ECONOMIC EXPLANATIONS OF DISCRIMINATION

Definition of Discrimination

When economic differences arise because of’ irrelevant personal characteristics such as race, gender, sexual orientation, or religion, we call this discriminant ion. Discrimination typically involves either (a) disparate treatment of people on the basis of personal  characteristics or (b) practices (such as tests) that have an adverse impact on certain groups. .• Economists who first began to study discrimination, like the University of Chicago’s Gary Becker, realized that a fundamental puzzle arises: If two groups of workers have equivalent productivity, but one has lower wages, why competitive profit-maximizing firms hire the 10 w Wage workers and increase their profits? For example, suppose that a group of managers in A competitive market decides to pay , blue-eyed workers more than equally productive brown-eyed workers.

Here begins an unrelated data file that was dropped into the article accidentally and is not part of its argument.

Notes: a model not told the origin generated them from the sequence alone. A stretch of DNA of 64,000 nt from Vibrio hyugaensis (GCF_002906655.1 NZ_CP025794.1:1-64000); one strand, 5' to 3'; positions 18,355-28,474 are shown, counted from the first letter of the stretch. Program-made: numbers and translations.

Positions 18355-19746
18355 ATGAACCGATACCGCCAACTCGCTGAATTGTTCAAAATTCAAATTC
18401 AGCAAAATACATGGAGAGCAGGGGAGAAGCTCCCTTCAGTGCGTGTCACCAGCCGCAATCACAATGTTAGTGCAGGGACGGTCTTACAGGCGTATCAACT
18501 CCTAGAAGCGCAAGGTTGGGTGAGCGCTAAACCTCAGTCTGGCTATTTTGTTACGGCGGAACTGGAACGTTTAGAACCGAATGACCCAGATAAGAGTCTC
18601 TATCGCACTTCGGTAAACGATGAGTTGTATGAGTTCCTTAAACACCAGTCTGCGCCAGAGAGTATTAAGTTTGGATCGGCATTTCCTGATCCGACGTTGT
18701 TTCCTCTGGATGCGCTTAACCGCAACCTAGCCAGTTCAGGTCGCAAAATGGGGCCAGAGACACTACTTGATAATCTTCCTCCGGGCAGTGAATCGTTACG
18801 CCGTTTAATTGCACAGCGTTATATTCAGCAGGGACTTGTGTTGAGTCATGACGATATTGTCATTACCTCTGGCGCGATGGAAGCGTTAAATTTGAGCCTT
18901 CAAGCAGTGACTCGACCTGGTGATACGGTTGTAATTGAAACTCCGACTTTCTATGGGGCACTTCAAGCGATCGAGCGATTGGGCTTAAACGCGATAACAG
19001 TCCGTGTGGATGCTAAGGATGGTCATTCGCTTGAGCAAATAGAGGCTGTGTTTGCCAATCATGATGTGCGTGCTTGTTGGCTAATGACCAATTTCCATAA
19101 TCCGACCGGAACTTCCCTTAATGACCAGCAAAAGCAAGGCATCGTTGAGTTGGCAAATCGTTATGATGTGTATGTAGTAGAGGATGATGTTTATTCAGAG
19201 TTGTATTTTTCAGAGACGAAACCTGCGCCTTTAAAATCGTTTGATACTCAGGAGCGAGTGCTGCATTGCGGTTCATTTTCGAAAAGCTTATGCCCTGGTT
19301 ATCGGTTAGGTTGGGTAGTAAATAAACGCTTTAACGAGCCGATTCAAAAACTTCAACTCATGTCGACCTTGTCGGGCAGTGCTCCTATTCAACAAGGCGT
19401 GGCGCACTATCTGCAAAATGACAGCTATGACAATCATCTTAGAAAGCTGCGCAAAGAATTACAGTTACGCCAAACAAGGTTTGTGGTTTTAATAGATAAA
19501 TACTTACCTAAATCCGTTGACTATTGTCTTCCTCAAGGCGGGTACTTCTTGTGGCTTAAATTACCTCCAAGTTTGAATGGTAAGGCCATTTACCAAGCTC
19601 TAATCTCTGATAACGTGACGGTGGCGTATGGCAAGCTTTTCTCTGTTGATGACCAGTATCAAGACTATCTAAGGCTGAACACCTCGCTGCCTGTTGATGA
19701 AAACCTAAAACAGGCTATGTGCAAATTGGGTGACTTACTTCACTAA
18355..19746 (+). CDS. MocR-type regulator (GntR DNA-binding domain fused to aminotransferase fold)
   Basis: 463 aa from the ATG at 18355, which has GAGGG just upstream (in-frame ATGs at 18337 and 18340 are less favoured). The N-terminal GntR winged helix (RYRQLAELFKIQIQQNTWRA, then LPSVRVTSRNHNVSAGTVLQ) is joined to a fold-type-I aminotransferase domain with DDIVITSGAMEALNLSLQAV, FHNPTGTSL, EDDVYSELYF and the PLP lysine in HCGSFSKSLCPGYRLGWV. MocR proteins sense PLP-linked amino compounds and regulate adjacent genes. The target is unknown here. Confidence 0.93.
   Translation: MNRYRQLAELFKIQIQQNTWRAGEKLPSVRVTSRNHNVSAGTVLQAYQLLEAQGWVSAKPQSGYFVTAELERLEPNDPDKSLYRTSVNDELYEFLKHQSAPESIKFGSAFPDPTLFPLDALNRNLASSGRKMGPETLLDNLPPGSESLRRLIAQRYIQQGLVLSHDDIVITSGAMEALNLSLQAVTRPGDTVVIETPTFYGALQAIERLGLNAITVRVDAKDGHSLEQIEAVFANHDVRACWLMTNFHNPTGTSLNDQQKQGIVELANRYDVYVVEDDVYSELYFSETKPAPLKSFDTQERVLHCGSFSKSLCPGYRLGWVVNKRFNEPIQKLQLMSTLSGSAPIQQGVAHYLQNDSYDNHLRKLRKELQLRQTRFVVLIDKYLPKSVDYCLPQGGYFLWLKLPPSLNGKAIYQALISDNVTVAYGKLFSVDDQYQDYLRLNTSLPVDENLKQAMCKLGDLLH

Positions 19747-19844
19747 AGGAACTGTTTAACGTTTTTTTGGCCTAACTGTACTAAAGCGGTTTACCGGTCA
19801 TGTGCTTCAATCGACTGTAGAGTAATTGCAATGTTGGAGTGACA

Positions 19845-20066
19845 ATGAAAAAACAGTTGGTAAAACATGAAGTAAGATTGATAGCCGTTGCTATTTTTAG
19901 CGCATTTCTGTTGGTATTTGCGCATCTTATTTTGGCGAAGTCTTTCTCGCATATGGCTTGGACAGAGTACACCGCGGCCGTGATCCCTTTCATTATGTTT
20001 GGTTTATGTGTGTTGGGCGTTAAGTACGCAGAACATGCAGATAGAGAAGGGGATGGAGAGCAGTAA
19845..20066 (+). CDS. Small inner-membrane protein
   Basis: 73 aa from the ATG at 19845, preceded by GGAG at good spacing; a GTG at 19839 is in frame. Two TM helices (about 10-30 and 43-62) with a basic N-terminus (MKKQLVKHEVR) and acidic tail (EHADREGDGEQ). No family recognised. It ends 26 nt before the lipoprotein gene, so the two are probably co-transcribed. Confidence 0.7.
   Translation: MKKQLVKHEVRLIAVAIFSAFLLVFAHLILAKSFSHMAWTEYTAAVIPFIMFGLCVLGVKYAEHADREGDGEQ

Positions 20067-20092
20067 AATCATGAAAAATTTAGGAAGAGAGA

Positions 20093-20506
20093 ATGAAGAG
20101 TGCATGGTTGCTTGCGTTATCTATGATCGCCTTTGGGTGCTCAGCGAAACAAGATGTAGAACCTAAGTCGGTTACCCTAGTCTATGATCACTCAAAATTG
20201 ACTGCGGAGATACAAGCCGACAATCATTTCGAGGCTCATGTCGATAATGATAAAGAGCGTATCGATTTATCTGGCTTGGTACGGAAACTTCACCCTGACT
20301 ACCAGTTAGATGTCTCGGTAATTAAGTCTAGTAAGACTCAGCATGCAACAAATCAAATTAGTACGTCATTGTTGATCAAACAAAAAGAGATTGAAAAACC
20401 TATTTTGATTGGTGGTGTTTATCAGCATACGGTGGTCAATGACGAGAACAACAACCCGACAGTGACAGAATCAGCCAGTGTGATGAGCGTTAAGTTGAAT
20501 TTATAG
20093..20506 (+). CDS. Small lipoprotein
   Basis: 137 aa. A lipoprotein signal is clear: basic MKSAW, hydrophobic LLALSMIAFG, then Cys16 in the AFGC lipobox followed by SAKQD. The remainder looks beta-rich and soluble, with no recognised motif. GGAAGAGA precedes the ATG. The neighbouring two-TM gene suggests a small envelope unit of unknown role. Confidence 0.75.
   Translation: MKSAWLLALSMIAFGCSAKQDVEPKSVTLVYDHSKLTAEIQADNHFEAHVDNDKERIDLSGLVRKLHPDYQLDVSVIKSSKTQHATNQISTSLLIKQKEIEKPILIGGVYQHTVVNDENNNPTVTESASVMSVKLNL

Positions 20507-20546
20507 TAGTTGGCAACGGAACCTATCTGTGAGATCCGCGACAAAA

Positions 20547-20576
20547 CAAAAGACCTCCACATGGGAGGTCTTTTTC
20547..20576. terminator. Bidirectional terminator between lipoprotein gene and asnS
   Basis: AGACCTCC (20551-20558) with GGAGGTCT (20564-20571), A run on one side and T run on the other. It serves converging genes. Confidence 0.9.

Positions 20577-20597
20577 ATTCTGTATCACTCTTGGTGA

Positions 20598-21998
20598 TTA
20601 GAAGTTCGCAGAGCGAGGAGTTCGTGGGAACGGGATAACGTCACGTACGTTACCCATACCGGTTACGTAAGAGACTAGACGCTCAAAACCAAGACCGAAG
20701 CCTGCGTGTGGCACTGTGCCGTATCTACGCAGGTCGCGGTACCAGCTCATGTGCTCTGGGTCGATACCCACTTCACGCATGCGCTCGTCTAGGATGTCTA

Non discriminating firms could enter the market, undercut the costs and prices of the discriminating firms by hiring mainly brown-eyed workers, and drive the discriminating firms out of business. Thus, even if employers are biased against a group of workers, their bias should not be sufficient to reduce that group’s income. Becker’s analysis suggests, therefore, that forces other than pure discriminating attitudes are necessary to produce income disparities between equivalent groups.

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